An Itchy Rat is an Itchy Nat.
Mites and lice are parasites. Rats can also sometimes carry pinworms. All of these things are pretty harmless overall but you don't want them caring for other things besides themselves. Plus, it would not be fun to be itchy all the time.
I've heard things like "If your rat has scabs, he has mites...but it also may be 'too much protein'." Whatever. Little pin-prick scabs means it's mites, or lice. This is what a pin-prick scab looks like:
But you don't always see scabs. Fret not - there are other things you can check. I've had rats with lice that had no scabs but they did have patches of thinning fur. This could be the result of an obsessive power-groomer or maybe they're obsessive groomers themselves, but it never hurts to check....their rump. That's right! Just part some fur on their hiney and take a good, close look.
A rat's rump is the meatiest and most convenient place for any bug to hang out. Most rats can't reach the area too well and, of course, there's plenty of food. So, when in doubt, check the rat's bum. There you'll find nits (louse eggs) and the lice themselves:
Nits look like this (little shiny bags shellacked to the rat's strands of fur):
So now that you're all itchy because you found out that Templeton has lice, you'll need to do something about it for him and every rat near him (yes, that would mean "in the same house."). Easy enough. You've got two options:
1) Take Templeton and all of his ratty friends to the vet. The vet can give your rat an injection of Ivermectin (.2 mg/kg SubQ once a week for three (3) weeks) [preferred] or you can get the cat/dog flea sprays (like Frontline or Advantage) from your vet and, with a flea-spray wettened toothpick, draw a line down their backs [not preferable: If they lick their backs while it's still wet you've got problems].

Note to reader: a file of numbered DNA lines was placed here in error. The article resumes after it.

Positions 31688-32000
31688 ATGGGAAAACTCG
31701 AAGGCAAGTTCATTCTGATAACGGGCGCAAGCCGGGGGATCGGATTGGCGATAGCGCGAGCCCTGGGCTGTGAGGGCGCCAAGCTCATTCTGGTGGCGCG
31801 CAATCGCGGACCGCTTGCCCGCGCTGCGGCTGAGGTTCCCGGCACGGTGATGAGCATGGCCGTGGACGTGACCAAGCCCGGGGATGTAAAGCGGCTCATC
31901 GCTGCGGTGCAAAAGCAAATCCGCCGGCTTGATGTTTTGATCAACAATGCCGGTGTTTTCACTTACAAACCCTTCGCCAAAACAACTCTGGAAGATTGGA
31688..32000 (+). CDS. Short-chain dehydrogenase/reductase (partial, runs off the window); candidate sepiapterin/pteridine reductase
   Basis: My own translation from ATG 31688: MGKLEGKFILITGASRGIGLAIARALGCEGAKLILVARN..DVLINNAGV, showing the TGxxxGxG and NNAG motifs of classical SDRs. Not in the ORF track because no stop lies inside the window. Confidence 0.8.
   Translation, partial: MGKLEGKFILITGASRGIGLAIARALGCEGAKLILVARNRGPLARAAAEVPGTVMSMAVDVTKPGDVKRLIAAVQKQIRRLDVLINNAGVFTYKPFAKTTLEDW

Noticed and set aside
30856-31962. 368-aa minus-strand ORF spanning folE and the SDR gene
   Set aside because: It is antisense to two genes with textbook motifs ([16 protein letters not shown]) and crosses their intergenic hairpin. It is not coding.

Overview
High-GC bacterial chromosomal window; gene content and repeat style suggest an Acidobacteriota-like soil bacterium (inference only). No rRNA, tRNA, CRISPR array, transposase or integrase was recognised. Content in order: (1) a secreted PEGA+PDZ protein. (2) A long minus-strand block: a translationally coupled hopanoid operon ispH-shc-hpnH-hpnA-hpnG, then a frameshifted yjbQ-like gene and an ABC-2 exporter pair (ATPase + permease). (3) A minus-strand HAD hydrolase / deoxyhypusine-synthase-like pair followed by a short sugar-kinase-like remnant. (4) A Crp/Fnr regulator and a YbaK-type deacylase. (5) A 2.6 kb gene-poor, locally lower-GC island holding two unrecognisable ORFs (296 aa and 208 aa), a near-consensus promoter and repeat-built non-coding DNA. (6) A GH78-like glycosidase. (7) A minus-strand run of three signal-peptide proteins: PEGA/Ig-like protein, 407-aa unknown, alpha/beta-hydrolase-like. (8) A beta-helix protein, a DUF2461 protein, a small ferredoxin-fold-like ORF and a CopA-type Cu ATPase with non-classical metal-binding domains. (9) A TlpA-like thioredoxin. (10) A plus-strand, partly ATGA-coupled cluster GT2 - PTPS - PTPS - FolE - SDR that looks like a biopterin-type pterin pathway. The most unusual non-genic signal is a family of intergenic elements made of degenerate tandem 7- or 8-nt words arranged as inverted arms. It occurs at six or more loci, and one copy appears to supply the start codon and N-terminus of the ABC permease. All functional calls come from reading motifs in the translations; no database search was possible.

Once you have your tube in hand, squirt out a little glob onto a piece of plastic (like a ziploc baggie or something). Grab a spaghetti noodle. Mix the glob thoroughly and break off the part of the noodle with white paste and throw it away.
Next, grab a rat. Dip the noodle into the paste so no more than a glob the size of an UNCOOKED grain of rice is on the noodle (half for rats under 1 lb), lift a cheek (theirs, not yours) and stick the noodle in there right above their tongue. Let them keep the noodle as a reward (they love 'em).
Repeat for each rat you have and dispose of the remainder of the glob on your piece of plastic (or wrap it up for next week - no need to refrigerate).
In 7 days, repeat the above process.
And again 7 days after that.
If you look the next day after treating the lice, you should see no lice. In a week you may see some that hatched but they'll soon be gone. To compensate for the life cycle of lice and mites, treat once a week for three weeks. Make sure, during this time, that you keep their environment clean (toys, hammocks especially should be given an extra wash).
Ivermectin works by paralyzing all bugs that bite your rat. If, for whatever reason, a louse is lost in the bedding or a hammock and manages to find its host later, you could conceivably (though unlikely) start the whole cycle over again so giving everything a thorough scrub, particularly during those last two weeks, is a good idea.
Oh, and this applies to 99% of all parasites that may affect your rats.
Once a week for 3 weeks to compensate for the life cycle of the bug (and his little kiddies)
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Disclaimer: There are many non-sarcastic accounts and tips on the web regarding rat care. This is not
one of them. These are merely accounts of our experiences with rats, our perceptions of these experiences, where we've failed
and where we've succeeded. These accounts are here for two purposes: